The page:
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Fake ChatGPT Browser Plugin Steals Facebook Data

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According to a report, it was revealed that a bogus plugin for the Chrome browser that was branded with the name ChatGPT had the potential to take over Facebook accounts and create rogue admin accounts.

 

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It demonstrates one of the strategies that fraudsters employ in order to spread malware. On the 9th of March, 2023, Google has withdrawn the “Quick access to Chat GPT” extension from the Chrome Web Store. As of the 3rd of March, 2023, it was stated that this extension attracted 2,000 new installations each and every day. The plugin gave the hackers the ability to promote Facebook adverts paid for by Facebook at the expense of its victims in a manner similar to that of a worm.

 

Fake ChatGPT Browser Plugin Steals Facebook Data

While the browser add-on did offer users the ability to connect to the ChatGPT service, its primary purpose was to covertly collect cookies and information related to Facebook accounts while simultaneously masquerading as a legitimate user session. Marketing for the add-on was done through sponsored posts on Facebook.

 

The threat actor creates an elite army of Facebook bots and destructive paid media by hijacking important Facebook business accounts.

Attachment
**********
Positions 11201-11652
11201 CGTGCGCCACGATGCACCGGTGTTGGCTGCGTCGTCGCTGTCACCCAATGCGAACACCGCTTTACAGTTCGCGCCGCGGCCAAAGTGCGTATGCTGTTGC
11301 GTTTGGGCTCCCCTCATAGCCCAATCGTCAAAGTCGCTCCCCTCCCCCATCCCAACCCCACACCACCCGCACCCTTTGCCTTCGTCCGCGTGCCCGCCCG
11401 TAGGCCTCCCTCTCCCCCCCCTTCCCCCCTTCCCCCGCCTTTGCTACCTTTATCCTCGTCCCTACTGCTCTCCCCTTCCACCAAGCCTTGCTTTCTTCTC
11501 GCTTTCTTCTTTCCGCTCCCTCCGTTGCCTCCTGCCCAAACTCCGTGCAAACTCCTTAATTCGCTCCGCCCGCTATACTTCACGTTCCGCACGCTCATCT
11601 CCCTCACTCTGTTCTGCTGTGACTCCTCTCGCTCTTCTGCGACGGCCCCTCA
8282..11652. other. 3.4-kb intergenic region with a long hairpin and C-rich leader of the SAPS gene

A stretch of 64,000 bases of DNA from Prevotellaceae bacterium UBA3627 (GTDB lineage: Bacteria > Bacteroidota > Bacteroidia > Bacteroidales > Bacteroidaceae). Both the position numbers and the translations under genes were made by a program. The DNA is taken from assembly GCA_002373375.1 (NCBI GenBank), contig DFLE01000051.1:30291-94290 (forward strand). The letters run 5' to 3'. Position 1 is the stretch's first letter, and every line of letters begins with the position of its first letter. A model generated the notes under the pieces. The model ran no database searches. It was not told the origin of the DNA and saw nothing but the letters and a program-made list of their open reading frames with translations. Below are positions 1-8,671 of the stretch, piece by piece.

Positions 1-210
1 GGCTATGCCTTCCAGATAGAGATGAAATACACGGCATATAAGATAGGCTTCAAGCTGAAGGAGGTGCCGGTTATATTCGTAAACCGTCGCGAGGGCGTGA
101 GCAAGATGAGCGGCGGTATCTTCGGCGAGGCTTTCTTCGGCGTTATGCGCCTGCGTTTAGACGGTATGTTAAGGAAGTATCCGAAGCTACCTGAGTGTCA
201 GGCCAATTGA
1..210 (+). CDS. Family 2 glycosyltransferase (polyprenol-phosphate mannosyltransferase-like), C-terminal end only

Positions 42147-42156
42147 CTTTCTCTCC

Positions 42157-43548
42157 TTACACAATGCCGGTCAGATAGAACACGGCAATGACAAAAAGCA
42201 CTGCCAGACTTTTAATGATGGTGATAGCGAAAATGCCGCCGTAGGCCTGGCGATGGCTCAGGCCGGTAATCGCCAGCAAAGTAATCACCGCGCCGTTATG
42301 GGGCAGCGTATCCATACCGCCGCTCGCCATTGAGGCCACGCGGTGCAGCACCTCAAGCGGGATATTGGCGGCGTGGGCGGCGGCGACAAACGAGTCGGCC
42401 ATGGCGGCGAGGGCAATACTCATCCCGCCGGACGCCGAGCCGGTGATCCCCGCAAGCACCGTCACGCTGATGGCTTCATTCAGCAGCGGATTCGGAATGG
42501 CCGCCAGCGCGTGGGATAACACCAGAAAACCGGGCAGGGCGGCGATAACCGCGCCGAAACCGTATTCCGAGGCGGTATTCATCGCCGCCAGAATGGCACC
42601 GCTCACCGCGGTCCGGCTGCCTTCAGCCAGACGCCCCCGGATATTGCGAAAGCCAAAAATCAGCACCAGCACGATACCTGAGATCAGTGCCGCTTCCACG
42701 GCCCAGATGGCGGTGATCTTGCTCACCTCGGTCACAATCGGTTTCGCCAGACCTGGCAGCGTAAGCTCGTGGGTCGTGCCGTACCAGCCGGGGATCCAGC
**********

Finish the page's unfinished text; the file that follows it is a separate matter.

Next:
This was made possible by deploying two fake Facebook applications known as portal and msg king in order to maintain backdoor access and obtain full control over the profiles that were the targets. The process of adding applications to Facebook accounts is performed entirely automatically.

 

After that, the virus is promoted through the infected Facebook business profiles, which leads to the further spread of the scam and an increase in the number of accounts that have been compromised.

 

Since its release toward the end of the year before last, threat actors have taken advantage of the immense popularity of OpenAI’s ChatGPT by developing fake versions of the artificial intelligence chatbot and persuading users who aren’t paying attention to download and install them.

 

The previous month, Cyble made public a social engineering scheme in which they directed visitors to an unofficial ChatGPT social networking website to malicious URLs where they could download information stealers such as RedLine, Luma, and Aurora. The scheme was publicized by Cyble.

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